The European Union plans to require airlines to use a minimum percentage of SAF, made from waste oil, biomass or synthetically with renewable power. Currently, regulations require that sustainable aviation fuel is blended with fossil jet fuel, up to a 50-50 ratio.

SAFs, broadly, refers to jet fuel that is produced from renewable feedstocks instead of fossil fuels. Possible feedstocks for sustainable aviation fuel encompass used cooking oil, energy crops, agricultural and forestry residues, and municipal solid waste. SAFs can be used directly to power a plane, without the need to modify its fuel combustion and management systems.

Burning fossil fuel releases CO2 into the atmosphere. The gas stays in the atmosphere, for a long time, contributing to the greenhouse gases causing global warming. SAFs also use carbon, but the critical difference is that the process involves recycling of carbon that’s already in the atmosphere.

Many shades of green

Flight plus trees
Going green is not quite so black and white. Image: Pexels/Sam Willis.

In 2019, 50 million litres of SAFs were used in flights, which accounted for just 0.01 per cent of global aviation fuel. This fell well short of the industry’s goal to reach a level of six per cent use by 2020. The simple fact is that SAFs are currently three to four times more expensive than conventional air turbine fuel OR kerosene. What heightens the price differential is the fact that the latter receives tax subsidies.

But low production volumes of SAFs is the primary reason for the difference in economic viability between conventional fuels and SAFs. Globally enforceable emission reduction mandates could incentivise a boost in supplies. But experts warn that pushing the aviation industry to use more biofuels before reliable sources are in place could lead airlines to switch to low-quality, unsustainable food-based biofuels – such as those made from palm oil and linked to deforestation. In any case, different parts of the world have their own feedstock to produce SAFs, so consistency of quality and pricing are tricky subjects.

Synthetic fuels, on the other hand, have more potential to be scaled up. But there is almost no production right now. To be truly low carbon, these fuels also need to fit a strict sustainability criterion, made using clean electricity as well as a source of carbon captured from the atmosphere in the first place. This stipulation further raises costs.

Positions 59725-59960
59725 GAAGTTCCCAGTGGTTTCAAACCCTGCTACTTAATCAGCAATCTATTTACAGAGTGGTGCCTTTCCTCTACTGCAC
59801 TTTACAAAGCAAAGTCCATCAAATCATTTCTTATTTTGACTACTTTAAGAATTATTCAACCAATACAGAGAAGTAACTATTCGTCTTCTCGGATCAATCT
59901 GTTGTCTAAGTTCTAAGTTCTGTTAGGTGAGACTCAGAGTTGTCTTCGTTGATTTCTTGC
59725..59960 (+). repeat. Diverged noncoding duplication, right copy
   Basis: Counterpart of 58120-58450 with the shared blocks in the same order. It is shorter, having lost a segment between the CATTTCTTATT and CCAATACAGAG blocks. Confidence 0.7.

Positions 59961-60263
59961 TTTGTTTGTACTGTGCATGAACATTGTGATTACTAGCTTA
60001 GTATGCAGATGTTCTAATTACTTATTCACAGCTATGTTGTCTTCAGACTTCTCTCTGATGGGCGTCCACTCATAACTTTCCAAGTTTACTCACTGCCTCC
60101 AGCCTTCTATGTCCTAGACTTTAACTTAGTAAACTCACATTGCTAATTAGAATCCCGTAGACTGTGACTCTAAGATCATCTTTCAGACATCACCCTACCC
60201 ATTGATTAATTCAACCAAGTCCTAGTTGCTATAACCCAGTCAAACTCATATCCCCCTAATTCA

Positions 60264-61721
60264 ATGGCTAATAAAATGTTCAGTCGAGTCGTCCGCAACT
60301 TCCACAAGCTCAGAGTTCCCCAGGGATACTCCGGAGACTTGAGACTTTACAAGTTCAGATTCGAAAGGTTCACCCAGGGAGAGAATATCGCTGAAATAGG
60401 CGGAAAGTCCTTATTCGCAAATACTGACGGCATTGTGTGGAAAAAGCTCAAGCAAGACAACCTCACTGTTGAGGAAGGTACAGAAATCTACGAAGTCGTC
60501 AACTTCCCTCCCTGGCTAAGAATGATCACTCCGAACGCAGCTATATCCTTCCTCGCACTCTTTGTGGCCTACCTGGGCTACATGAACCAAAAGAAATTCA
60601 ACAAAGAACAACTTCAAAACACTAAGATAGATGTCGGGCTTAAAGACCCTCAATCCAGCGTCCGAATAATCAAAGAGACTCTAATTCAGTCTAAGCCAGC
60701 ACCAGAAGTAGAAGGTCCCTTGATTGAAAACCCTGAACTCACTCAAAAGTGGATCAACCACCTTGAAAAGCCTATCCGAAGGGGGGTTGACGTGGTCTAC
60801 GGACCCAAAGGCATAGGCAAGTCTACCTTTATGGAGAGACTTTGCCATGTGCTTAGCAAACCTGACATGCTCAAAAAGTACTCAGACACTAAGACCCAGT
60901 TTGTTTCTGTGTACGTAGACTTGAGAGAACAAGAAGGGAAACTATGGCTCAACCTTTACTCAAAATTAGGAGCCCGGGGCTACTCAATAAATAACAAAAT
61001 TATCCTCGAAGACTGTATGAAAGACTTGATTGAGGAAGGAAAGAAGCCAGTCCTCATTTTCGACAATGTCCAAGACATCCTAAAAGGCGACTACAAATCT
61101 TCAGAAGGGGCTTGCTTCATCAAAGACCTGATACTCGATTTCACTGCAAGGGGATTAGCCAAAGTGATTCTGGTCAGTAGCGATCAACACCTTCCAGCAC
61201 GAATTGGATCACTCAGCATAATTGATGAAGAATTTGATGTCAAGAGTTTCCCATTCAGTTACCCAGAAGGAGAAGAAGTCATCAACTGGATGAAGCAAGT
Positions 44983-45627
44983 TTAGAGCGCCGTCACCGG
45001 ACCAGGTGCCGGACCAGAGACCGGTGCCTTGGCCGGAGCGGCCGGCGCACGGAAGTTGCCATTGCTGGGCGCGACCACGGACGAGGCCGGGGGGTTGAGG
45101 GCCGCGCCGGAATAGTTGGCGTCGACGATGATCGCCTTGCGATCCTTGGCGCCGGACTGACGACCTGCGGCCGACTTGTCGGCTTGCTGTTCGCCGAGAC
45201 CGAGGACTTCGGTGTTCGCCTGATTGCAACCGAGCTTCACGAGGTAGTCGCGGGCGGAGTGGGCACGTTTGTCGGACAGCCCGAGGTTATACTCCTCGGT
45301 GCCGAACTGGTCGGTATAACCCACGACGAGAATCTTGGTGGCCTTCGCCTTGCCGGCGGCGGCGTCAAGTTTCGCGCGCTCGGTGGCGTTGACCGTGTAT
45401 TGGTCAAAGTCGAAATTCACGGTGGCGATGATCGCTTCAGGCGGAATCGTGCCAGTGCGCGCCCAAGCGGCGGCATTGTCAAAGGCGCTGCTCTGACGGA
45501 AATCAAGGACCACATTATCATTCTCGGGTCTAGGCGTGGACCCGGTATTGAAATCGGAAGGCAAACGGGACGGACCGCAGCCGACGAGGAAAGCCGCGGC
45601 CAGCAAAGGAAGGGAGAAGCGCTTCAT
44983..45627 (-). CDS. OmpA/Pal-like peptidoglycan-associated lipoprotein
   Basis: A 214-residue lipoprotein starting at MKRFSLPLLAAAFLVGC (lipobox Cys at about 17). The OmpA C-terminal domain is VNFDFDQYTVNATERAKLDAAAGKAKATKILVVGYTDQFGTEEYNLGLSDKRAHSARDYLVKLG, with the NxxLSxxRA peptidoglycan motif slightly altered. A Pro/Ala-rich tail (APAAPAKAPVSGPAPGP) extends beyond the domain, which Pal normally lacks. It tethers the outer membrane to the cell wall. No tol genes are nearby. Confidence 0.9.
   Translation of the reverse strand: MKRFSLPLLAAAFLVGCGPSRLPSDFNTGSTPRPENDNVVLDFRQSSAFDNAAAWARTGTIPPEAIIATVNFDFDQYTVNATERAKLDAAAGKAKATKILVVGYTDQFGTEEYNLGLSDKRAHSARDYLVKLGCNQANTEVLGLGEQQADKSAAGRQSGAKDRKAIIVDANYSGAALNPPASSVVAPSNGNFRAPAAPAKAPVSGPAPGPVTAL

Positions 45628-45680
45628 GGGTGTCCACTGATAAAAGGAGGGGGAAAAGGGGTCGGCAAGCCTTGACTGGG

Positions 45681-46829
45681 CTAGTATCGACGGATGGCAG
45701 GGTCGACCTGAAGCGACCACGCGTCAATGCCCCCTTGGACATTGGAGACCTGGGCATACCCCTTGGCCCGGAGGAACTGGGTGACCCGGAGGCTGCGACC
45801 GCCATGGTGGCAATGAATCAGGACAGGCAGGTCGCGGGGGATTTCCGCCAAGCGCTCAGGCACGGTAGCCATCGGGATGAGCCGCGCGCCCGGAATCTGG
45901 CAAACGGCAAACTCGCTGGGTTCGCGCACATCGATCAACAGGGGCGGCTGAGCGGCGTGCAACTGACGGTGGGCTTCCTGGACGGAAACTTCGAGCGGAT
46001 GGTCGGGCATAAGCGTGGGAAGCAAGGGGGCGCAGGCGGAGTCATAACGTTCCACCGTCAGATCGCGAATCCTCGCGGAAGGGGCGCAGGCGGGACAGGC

So, what is the solution?

Regulatory mandates are the short answer. Europe is leading the way. Starting next year, flights departing from France will be required to use one per cent SAF, in keeping with European Union (EU) goals to reach two per cent levels by 2025 and five per cent by 2030 under the EU’s Green Deal policy. But many airlines seek exemption from this mandate for long-haul flights. They argue that a pro-SAF mandate restricted to Europe could provide an unfair edge to foreign competition.

Meanwhile, UK’s Heathrow Airport has successfully incorporated SAFs into the main supply for use across all flights. In Germany, one third of fuel used in domestic flights by 2030 will come from sustainable sources, according to a new roadmap. In the Netherlands, Canadian biofuels producer Enerkem, Shell and the Port of Rotterdam are working to transform the Rotterdam waste-to-chemicals project to waste-to-jet to meet growing demand for SAF.

Europe’s intentions might be in the right place, but progress is slow. There is a case for the 80:20 principle. In 2019, just 39 of 1,657 EU airports accounted for 80 per cent of the volume of conventional fuel used by departing aircraft in the bloc. Therefore, experts feel that instead of distributing SAF evenly over all EU airports, it would be more efficient to concentrate on the fuel supply chain at these 39 airports. Currently, only seven of these 39 airports have the capability to supply SAFs.

Flights, planes, green fuel, airports
In 2019, just 39 of 1,657 EU airports accounted for 80 per cent of the volume of conventional fuel used by departing aircraft in the bloc. Image: Pexels/Pixabay.

Private business jets often land in small airports that do not have SAF. European airports are in the process of instituting a ‘Book and Claim’ scheme, wherein the jets can pay for the fuel at an airport that doesn’t have it and claim it at an airport that does.

There are voluntary efforts too. In late April, prominent global companies came together to launch the Sustainable Aviation Buyers Alliance (SABA) to boost investment in SAF. Some of its founders include Netflix, JPMorgan Chase, Microsoft, Boeing, and Boston Consulting Group. Green warriors Rocky Mountain Institute and Environmental Defence Fund are also part of this alliance.

The new green revolution will be in the skies. And it is gathering momentum.